Solids including microbial biomass, influent organics, and inorganics can build up in lagoons or ponds, thus reducing hydraulic residence time (HRT). Often we wait until solids impact water quality and only then undertake the expense of dredging, dewatering and disposing of solids. For years, facilities have evaluated various additives and processes designed to “bio-dredge” the lagoon solids. Most have failed or been marginally beneficial but not cost effective.
Aster Bio brings our science-based background to performing bio-dredging with a technology that is well understood and based on real science. First, Aster Bio’s process only works on the organic fraction of the solids. Lagoons having high levels of silt, clay or sand will not benefit from the approach. Next, low-velocity/high-volume mixing is required to expose the solids to aerobic/anoxic/anaerobic steps – where contact with living microbes is maximized.
Finally, if required, Aster Bio adds micronutrients and cultures to accelerate breakdown of organics and water release from the sludge. The process takes longer than physical dredging, but can be a good way to keep sludge from building up following dredging or when remediating a lagoon in non-critical shape. Most importantly, biological dredging costs less.
Anaerobic and aerobic sludge digesters are used to condition/degrade solids prior to dewatering or off-site disposal. If the digesters are not performing to design specifications, Aster Bio can evaluate the biomass and determine the problem’s origin. In the case of many anaerobic digesters, adding a micronutrient blend greatly increases methane production (which is indicative of solids destruction). In aerobic digesters, we often find water entrained by grease in the floc. In this case, adding a microbial package with micronutrients enhances the dewatering characteristics of the sludge.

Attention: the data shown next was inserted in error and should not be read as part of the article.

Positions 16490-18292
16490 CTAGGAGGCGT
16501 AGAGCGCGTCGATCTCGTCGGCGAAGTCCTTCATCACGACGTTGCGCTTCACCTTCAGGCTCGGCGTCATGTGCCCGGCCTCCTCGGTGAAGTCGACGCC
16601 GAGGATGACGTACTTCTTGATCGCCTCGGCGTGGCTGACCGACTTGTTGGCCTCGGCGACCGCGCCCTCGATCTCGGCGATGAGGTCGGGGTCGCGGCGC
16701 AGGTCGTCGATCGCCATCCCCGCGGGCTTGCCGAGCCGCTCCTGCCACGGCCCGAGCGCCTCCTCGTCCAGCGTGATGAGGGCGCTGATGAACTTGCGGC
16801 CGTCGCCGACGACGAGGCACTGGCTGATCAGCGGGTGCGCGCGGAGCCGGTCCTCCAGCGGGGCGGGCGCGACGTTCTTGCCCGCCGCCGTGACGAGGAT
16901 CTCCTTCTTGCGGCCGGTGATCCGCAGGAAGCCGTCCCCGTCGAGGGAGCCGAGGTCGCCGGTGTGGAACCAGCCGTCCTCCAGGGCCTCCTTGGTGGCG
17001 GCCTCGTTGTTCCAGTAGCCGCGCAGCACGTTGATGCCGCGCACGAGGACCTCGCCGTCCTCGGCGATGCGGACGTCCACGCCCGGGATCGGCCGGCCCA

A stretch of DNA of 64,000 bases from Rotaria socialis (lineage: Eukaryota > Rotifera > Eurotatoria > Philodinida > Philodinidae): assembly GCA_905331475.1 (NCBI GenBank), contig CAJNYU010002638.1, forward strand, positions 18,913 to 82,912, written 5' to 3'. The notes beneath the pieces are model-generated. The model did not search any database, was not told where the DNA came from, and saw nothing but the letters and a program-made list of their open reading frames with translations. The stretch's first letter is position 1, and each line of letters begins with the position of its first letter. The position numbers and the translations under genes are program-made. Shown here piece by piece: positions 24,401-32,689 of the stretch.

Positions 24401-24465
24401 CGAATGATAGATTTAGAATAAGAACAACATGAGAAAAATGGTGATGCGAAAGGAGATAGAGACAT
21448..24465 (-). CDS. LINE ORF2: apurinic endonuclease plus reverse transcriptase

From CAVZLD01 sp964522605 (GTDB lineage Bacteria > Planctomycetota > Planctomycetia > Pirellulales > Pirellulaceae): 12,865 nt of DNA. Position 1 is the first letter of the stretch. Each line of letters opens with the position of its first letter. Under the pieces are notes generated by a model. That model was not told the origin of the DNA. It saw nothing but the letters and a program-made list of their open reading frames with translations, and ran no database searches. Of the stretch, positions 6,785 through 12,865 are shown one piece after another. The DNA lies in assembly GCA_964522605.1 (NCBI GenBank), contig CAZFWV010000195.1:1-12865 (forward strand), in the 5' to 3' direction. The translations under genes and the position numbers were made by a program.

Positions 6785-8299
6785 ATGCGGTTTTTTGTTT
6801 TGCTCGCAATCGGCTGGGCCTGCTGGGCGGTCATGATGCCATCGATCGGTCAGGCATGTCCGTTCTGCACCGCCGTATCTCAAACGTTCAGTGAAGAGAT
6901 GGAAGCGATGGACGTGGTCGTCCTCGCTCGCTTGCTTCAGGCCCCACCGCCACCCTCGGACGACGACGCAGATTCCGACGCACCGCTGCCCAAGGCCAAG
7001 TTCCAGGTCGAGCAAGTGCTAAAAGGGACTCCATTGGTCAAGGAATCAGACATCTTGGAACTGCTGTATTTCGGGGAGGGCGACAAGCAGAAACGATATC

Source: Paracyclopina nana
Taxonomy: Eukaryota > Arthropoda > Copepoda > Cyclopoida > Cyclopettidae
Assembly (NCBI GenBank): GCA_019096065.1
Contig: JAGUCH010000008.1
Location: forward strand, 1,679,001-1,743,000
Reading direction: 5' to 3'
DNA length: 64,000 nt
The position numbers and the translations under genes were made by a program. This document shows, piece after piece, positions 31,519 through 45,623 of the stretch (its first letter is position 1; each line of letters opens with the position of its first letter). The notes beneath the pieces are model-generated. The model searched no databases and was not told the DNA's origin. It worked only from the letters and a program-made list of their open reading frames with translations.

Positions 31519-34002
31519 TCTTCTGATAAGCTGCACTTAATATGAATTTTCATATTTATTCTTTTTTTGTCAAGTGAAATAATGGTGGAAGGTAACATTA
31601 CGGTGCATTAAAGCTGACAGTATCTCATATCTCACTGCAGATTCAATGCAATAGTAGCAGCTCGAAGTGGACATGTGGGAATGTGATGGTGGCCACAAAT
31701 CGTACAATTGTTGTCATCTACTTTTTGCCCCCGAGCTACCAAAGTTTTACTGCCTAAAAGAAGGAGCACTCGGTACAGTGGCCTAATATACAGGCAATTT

COD and solids are removed best in healthy anaerobic digesters producing significant quantities of methane. The methanogens (methane producing microbes) require several micronutrients for growth that can be in limited supply in wastewater. Testing for these micronutrients can determine if this is the problem and if so, how to fix it with a targeted micronutrient blend.
In other cases, the digester has a buildup of waste without sufficient volatile fatty acid and hydrogen production (feedstock for the methanogens). In this case, adding facultative anaerobes and acid-forming cultures can help improve digester efficiency. Aster Bio can develop programs to address both micronutrient and acid production deficiencies; thereby, improving methane production.
Fats, oils & grease (FOG) are well known for entrapping water in sludge. The result is a high-volume sludge that tends to form a scum on the secondary clarifiers as the specific gravity of sludge is reduced by the grease. While a common option is to add chemical polymers to improve settling and dewatering performance, Aster Bio offers biochemical solutions to help solubilize the FOG and speed up biodegradation rates. Our wastewater FOG technology relies on a combination of microbes, biosurfactants and enzymes that immediately target the offending compounds. By removing entrapped water during aerobic biological treatment, the sludge going to the press will be much better conditioned and require less polymer to effectively dewater.